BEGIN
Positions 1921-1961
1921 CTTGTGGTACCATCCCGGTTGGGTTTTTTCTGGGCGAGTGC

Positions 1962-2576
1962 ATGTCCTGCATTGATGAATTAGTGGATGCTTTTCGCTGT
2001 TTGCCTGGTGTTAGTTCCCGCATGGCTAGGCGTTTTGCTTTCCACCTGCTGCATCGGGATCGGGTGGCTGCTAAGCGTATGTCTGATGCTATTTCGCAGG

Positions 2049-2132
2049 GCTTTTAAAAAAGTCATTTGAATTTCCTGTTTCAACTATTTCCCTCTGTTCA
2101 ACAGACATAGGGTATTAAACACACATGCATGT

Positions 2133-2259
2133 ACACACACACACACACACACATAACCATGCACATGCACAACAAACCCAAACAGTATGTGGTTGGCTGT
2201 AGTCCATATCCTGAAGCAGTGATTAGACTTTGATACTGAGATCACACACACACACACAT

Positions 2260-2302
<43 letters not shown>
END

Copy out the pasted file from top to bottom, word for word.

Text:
Positions 1921-1961
1921 CTTGTGGTACCATCCCGGTTGGGTTTTTTCTGGGCGAGTGC

Positions 1962-2576
1962 ATGTCCTGCATTGATGAATTAGTGGATGCTTTTCGCTGT
2001 TTGCCTGGTGTTAGTTCCCGCATGGCTAGGCGTTTTGCTTTCCACCTGCTGCATCGGGATCGGGTGGCTGCTAAGCGTATGTCTGATGCTATTTCGCAGG

Positions 2049-2132
2049 GCTTTTAAAAAAGTCATTTGAATTTCCTGTTTCAACTATTTCCCTCTGTTCA
2101 ACAGACATAGGGTATTAAACACACATGCATGT

Positions 2133-2259
2133 ACACACACACACACACACACATAACCATGCACATGCACAACAAACCCAAACAGTATGTGGTTGGCTGT
2201 AGTCCATATCCTGAAGCAGTGATTAGACTTTGATACTGAGATCACACACACACACACAT

Positions 2260-2302
<43 letters not shown>